Here’s what I like about Behar, this week’s parasha. There’s a lot to like, but these days the ideas of judicious behavior and equality are all over the place…sometimes in the breach, agreed, but nevertheless, all over the place. And Behar is all about that.
In Behar, the parasha starts out talking about the Sabbath for the land. When they finally enter the Land, the people are supposed to observe a “Sabbath of the God/Sabbath of the Land”. After six years of tilling the soil, they are to give the land a complete rest, “You are not to sow your field or prude your vineyard. You shall not reap the aftergrowth of your harvest or gather the grapes of your untrimmed vines; it shall be a year of complete rest for the land.” (Lev 25: 4-5)
The people can eat whatever they want that the land produces during this rest; that is, if something grows on the fields, have at it. And that “free growth”, by the way, is free for not just you, the one who works the land, but for anyone. Rashi says you can’t claim possession of it as you might with an ordinary harvest.
Notwithstanding the logistics of how this would actually work, it’s still worth noting some underlying concepts here. There is total equality presented here – you, your slaves, hired hands, anyone is to be treated alike in getting the food that’s available during this year. Take what you’re going to eat, what you need. It isn’t about ownership, it’s about knowing for yourself what you need – no more, no less. As Mary Poppins always said, “Enough is as good as a feast.”
Just like manna.
In Chapter 16 of Exodus, we read of the appearance of manna, and we are told the manna will appear for them, for them to gather as much as they needed for one day. If a person gathered too much, and left any over for the next day, it became rotten and inedible. The only time more than a day’s worth of food could be gathered was on the day before the Sabbath, so that on the Sabbath, a person wasn’t out there gathering food.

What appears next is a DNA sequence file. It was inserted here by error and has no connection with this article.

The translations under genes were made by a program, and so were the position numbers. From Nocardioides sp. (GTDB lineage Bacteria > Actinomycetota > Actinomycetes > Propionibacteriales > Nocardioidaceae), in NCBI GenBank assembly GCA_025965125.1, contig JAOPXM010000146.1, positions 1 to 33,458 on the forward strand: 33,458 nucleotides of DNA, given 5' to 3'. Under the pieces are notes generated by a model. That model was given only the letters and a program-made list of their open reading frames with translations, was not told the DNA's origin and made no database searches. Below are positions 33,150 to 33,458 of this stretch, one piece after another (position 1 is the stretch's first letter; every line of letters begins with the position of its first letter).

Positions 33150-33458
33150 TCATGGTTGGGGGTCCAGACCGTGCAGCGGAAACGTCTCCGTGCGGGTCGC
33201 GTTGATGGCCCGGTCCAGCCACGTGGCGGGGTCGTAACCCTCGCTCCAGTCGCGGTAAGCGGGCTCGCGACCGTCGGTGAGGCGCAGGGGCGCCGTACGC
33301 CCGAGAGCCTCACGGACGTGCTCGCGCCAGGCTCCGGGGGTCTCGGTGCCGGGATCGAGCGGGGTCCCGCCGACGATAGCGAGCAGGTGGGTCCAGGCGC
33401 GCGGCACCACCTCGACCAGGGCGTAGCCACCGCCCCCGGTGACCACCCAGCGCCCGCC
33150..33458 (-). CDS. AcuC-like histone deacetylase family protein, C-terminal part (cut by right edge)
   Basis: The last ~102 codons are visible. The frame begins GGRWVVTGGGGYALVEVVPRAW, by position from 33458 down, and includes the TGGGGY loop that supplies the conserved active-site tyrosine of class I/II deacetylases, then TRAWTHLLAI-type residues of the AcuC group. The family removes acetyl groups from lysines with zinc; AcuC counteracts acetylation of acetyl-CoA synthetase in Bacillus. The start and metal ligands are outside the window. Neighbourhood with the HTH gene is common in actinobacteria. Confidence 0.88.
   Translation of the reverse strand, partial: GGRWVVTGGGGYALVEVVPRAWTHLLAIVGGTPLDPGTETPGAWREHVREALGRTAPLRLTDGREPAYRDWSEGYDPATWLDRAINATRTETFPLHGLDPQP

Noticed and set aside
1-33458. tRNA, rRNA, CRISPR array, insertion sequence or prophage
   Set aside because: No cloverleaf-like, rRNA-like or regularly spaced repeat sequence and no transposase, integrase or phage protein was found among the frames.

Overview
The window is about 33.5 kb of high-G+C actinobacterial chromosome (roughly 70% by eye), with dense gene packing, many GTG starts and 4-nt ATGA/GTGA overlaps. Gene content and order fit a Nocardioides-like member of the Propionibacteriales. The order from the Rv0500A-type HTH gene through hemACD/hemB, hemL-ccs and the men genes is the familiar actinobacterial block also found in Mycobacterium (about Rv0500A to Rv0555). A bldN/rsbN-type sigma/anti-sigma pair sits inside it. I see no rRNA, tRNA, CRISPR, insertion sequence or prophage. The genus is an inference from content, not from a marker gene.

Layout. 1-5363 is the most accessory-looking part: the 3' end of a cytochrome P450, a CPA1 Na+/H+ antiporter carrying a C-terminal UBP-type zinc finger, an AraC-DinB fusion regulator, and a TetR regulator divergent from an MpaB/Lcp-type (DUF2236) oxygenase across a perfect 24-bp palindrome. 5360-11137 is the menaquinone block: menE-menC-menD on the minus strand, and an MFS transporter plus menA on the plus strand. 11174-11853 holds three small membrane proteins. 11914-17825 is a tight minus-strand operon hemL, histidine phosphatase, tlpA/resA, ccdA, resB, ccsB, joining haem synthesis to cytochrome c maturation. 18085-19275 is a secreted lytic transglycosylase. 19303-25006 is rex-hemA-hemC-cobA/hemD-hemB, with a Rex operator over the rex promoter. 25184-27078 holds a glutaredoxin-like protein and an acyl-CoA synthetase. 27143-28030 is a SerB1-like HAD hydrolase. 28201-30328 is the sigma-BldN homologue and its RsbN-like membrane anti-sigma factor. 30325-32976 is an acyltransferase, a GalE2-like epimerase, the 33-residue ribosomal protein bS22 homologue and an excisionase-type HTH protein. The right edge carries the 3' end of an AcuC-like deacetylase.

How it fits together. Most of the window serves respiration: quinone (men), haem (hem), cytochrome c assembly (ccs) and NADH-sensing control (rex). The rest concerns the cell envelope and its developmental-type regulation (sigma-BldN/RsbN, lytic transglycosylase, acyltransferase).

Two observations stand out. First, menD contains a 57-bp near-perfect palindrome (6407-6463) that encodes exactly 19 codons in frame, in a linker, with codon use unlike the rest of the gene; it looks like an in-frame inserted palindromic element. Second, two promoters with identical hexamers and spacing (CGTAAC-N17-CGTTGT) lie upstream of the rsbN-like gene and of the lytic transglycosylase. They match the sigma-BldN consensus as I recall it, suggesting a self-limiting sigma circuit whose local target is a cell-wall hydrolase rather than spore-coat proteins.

This is very public, self-regulating behavior. If it happened often enough, one would presume, the person who gathers too much would finally get the picture and take only what was needed.
How many of us have enough self-awareness to be able to curb our “manna gathering” in life, to take only what’s needed and not more? How many of us could withstand the public scrutiny of taking too much, being too focused on what we own vs. what we need?
I’m all for working hard, earning what you have worked hard for, and I’m not advocating that everyone gets “according to their need” as a way to run a society or an economy. And neither does Torah. But every once in a while, (every six years, for example….or, every six days) it’s good to step back from the gathering, gathering, gathering. We take the time to think through what we really need, what happens after the gathering. We engage in a little self-reflection. We take the opportunity to examine our needs…not our wants…and look around to see others who have needs, too, and make sure that they have what they need, too.
That actually is a pretty good way to run a society. Mary Poppins knew that.